Hamilton on the atonement

I was watching Adam Hamilton’s sermon on the meaning of Jesus’ death the other day.

 

Here is what I heard. First, all theories of the atonement are metaphors. Taking them as literal is an error. It is poetry not economics or juridical practice. Second, the atonement is primarily about how the cross changes us. It is God’s message to inspire and motivate us.

That is not all that was said, of course, but those were the two main ideas I heard. What about you?

Salvation = holiness

In an exchange earlier this week, I was reminded that United Methodists do not preach a “truncated” gospel concerned merely with flying away to heaven, but a full gospel of present salvation and redemption. These were words that would make John Wesley smile, I think.

For instance, here are Wesley’s on way of putting it in “A Farther Appeal to Men of Reason and Religion”:

By salvation I mean, not barely, according to the vulgar notion, deliverance from hell, or going to heaven; but a present deliverance from sin, a restoration of the soul to its primitive health, its original purity; a recovery of the divine nature; the renewal of our soul after the image of God, in righteousness and true holiness, in justice, mercy, and truth. This implies all holy and heavenly tempers, and, by consequence, all holiness of conversation.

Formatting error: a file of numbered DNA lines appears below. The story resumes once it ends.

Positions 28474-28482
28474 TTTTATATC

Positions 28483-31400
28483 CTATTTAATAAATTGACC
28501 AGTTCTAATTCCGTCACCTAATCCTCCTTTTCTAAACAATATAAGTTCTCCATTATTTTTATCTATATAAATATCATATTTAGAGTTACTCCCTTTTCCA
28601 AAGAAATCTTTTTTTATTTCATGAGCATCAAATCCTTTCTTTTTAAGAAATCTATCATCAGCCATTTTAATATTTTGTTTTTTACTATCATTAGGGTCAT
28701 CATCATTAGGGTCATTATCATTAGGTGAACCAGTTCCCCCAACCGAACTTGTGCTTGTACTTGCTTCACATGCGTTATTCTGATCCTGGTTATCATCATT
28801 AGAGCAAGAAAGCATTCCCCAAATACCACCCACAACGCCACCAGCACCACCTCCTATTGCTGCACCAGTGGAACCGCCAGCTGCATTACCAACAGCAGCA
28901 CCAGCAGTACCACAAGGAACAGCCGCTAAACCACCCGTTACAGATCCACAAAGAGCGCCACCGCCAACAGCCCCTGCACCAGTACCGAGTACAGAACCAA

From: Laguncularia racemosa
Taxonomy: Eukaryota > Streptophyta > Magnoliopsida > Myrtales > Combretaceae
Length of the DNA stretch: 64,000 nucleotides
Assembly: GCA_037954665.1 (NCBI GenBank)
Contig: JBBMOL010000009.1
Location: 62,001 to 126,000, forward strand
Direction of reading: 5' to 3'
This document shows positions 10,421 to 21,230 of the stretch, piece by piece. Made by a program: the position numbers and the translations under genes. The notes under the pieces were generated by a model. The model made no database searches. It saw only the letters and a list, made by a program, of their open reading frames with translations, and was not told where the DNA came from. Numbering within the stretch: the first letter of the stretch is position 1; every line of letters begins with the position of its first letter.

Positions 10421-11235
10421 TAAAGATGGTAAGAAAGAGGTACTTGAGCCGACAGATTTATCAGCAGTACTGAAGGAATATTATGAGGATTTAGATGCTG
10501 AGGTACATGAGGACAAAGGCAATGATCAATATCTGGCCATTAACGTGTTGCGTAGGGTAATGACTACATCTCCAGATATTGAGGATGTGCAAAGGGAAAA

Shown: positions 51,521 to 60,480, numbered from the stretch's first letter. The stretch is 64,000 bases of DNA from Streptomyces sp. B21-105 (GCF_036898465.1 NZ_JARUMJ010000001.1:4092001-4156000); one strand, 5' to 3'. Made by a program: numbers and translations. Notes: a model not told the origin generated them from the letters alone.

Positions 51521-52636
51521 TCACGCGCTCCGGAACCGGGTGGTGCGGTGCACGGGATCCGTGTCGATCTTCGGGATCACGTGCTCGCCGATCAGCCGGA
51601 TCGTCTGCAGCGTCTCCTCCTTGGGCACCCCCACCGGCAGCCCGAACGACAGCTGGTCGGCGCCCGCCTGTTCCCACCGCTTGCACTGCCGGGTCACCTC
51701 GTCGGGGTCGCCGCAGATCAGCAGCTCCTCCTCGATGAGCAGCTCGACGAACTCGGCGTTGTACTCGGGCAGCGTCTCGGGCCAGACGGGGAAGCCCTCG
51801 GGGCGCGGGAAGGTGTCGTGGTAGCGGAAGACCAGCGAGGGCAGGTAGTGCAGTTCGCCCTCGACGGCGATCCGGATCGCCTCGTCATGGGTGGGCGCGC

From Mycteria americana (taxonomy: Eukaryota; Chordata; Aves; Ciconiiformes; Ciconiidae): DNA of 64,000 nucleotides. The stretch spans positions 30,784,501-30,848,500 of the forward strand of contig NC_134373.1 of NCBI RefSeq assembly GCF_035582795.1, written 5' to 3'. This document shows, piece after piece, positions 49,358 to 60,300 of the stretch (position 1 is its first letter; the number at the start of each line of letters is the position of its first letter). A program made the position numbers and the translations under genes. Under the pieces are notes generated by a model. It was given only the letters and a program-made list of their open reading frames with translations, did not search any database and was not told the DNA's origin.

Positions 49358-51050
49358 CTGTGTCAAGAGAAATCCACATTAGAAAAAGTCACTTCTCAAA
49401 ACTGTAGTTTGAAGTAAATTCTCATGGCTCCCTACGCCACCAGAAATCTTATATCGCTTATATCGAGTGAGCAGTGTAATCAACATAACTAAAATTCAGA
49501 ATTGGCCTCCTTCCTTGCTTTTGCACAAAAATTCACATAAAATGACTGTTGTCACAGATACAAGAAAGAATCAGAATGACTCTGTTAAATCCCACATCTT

And a few lines down:

Salvation, in this sense, and holiness, are synonymous terms.

Have I betrayed the Reformation?

From J.I. Packer’s introduction to a 1957 edition of Luther’s The Bondage of the Will:

Is our salvation wholly of God, or does it ultimately depend on something that we do for ourselves? Those who say the latter (as the Arminians later did) thereby deny man’s utter helplessness in sin, and affirm that a form of semi-Pelagianism is true after all. It is no wonder, then, that later Reformed theology condemned Arminianism as being in principle a return to Rome (because in effect it turned faith in to a meritorious work) and a betrayal of the Reformation (because it denied the sovereignty of God in saving sinners, which was the deepest religious and theological principle of the Reformers’ thought.)

The quote helps me understand why John Wesley was always being accused by Calvinists of being a secret Catholic.

John Wesley’s work “The Question ‘What is an Arminian?’ Answered by a Lover of Free Grace” has made little dent in such criticisms over the years. In that short work, Wesley asserts that Arminians embrace the doctrines of original sin and justification by faith (alone) just as zealously as John Calvin himself or any of his followers.

Where they differ is on the question of predestination, but not in the way many people think.

Wesley did not deny predestination. He denied what he called “absolute” predestination in favor of “conditional” predestination. Here are Wesley’s words: